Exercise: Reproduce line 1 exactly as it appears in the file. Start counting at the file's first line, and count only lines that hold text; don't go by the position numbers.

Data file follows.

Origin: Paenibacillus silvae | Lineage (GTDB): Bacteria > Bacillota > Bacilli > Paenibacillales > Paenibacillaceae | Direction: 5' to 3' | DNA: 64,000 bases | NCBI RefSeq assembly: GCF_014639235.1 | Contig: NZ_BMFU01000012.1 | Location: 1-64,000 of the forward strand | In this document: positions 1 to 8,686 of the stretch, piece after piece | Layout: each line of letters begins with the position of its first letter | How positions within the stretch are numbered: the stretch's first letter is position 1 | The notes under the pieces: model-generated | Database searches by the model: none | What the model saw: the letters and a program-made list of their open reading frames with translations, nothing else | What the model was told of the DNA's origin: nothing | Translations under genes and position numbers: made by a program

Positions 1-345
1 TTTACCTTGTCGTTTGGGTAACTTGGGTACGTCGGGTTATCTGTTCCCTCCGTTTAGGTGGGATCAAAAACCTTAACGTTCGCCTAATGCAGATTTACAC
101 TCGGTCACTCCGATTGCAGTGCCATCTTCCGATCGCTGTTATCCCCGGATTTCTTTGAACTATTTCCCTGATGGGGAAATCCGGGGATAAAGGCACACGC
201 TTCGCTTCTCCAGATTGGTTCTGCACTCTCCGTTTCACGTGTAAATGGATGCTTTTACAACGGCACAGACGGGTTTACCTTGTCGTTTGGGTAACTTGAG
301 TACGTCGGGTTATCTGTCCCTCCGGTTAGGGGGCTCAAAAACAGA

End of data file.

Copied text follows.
Origin: Paenibacillus silvae | Lineage (GTDB): Bacteria > Bacillota > Bacilli > Paenibacillales > Paenibacillaceae | Direction: 5' to 3' | DNA: 64,000 bases | NCBI RefSeq assembly: GCF_014639235.1 | Contig: NZ_BMFU01000012.1 | Location: 1-64,000 of the forward strand | In this document: positions 1 to 8,686 of the stretch, piece after piece | Layout: each line of letters begins with the position of its first letter | How positions within the stretch are numbered: the stretch's first letter is position 1 | The notes under the pieces: model-generated | Database searches by the model: none | What the model saw: the letters and a program-made list of their open reading frames with translations, nothing else | What the model was told of the DNA's origin: nothing | Translations under genes and position numbers: made by a program